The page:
Wednesday, November 10, 2010

Snowbird Economics 101 (SE 101)

We actually realized the essence of SE 101 many, many years ago, perhaps even back in the 1990's in Rocky Point. The lessons of SE 101 became even more clear after spending our first summer or two in Idaho. Now, of course, we live by the Rules of SE 101.

Here's the underlying principle of SE 101: "It costs a lot of money to heat a house during winter in Snow Country." Heat ain't cheap--it comes at a stiff price. Meanwhile, there are a lot of other expenses piling up, water, sewer, garbage, electricity, cable TV, and so forth.

So, by leaving Snow Country, one avoids paying all of the above expenses. Yep, it's true. Before moving to Idaho Falls, one of our first questions was about "vacation suspend" for the utilities. In this city, you pay NOTHING while you are gone--zip, zilch, zero, nada, nothing. They turn everything off and, poof, it's free. For a five month sojourn in Arizona, that means we will save at least $600 and probably more on city utilities and natural gas bills.

The way it is often stated by other Snowbirds is thus: "What we save by not heating our house pays for most of our winter vacation." In other words, it's cheaper to flee than to stay and fight the cold and snow. Pretty cool, huh?

We've been very astute users of our natural gas and our "easy pay" is a mere $16 a month now but that's destined to go much lower after subtracting last year's January-February billings. It wouldn't surprise us if our new annual bill (calculated every summer) would be less than ten bucks a month. The kids who lived here before us had an average monthly bill of $70!

Meanwhile, it gets better. By leaving one vehicle here, it can drop totally off the insurance for up to six months. It's sits in the garage Scot free. That saves at least $125. Cable One gladly suspends the internet at no cost, too. Chalk up another $300 savings. DISH charges a mere $5 a month to suspend the TV. Gee, there's another $250 in savings.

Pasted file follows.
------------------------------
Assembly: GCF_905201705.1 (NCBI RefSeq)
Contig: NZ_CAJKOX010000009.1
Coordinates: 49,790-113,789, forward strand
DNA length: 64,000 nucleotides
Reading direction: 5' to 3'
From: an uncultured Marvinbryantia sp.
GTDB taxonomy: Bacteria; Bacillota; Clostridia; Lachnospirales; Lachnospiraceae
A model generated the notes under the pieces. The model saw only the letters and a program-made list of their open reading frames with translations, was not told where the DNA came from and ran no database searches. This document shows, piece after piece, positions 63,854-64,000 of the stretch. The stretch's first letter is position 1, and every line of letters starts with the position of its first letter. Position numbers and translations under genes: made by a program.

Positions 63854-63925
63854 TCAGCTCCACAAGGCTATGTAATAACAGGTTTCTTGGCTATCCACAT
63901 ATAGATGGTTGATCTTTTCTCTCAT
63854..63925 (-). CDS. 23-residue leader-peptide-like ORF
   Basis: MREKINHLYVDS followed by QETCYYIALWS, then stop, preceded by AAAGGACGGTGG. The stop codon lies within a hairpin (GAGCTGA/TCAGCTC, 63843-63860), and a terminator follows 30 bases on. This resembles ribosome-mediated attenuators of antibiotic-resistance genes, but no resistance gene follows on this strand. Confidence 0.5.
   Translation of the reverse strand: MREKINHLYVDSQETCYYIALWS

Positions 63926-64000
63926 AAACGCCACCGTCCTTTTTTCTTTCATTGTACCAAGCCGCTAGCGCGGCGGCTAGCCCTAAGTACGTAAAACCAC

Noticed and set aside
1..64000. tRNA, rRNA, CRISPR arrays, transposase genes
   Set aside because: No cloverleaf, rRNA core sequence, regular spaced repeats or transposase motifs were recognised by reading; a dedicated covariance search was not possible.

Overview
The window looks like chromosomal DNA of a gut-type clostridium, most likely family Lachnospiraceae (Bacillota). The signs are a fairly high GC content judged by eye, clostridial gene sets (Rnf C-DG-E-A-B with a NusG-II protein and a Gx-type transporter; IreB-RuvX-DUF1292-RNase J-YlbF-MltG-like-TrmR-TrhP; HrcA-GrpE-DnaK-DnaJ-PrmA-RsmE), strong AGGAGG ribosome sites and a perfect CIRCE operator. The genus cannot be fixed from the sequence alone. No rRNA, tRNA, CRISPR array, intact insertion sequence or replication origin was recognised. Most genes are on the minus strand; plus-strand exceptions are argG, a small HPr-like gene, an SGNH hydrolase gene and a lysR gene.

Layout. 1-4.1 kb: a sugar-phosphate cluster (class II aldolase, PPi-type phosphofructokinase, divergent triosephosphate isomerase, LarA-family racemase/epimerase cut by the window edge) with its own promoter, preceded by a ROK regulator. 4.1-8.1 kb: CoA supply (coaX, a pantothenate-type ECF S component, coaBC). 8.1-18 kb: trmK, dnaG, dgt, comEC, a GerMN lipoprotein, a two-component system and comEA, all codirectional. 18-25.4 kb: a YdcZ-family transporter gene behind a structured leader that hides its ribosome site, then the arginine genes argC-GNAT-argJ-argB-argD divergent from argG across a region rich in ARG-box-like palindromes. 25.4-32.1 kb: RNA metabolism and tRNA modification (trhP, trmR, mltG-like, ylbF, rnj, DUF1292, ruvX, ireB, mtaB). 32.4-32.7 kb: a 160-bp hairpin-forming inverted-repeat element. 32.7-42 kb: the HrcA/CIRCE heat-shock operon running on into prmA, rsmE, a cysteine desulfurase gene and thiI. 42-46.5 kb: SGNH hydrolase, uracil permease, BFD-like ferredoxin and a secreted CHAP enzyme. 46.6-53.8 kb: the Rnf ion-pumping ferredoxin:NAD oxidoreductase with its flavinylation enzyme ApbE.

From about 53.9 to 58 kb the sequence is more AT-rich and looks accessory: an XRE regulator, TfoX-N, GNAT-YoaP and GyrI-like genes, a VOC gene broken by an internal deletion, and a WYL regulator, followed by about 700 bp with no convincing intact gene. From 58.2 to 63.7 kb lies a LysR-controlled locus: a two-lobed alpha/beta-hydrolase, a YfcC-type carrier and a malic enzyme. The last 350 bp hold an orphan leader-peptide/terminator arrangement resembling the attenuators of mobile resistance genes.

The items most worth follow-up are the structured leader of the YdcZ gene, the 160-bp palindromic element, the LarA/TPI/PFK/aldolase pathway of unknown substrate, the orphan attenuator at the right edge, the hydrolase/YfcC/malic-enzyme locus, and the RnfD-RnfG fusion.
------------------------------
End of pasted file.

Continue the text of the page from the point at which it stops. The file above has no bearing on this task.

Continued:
The sum of our annual fixed expenses for the Arizona property are roughly $1250. The approximate savings realized by heading south are $1275. For all practical purposes, we're almost making money by heading south. The only net difference in out-of-pocket cash flow is the round trip gas costs.

Not a lot of people reflect on Snowbird Economics 101 until they near the Snowbird Age Range. Once they grasp the true economics of the situation, they eagerly jump on board--it's danged near a no brainer.

Cheers, jp

1 comment:

Marti Spudboater said...

HOw do you get a way with not heating your house? I assume you run some kind of coolant in your plumbing? What about mold, mildew, etc? And do your really drop your insurance totally for the vehicle? I've put mine on suspended where only comprehensive covers it. That way if the roof collapses or the garage catches fire I get a new rig out of it.
What about trash and sewer? In Boise you must pay sewer year round/same with trash. They don't care if you're not there. Though obviously the cost for sewer is likely less since most sewer rates are based on how much water you use. Yupp, it's tied to that in Boise. And who is your gas provider? There is a base fee whether or not you use any. In Boise it's probably closer to $20 a month tagged on. The water bill has a service fee before a drop goes to your faucet and it's $17 a month. I could leave my house unattended with a pittance of lighting, turn off internet service while gone, winterize the plumbing but I would absolutely not leave the heat off. In fact, it can invalidate your homeonwers insurance. Anyways, I can't figure out any way I could leave and still not pay property tax, utilities while absent of no less about $1200 yearly, homeowners ins of $500 yearly. Idaho Falls must have some unique attributes financially with its utilities.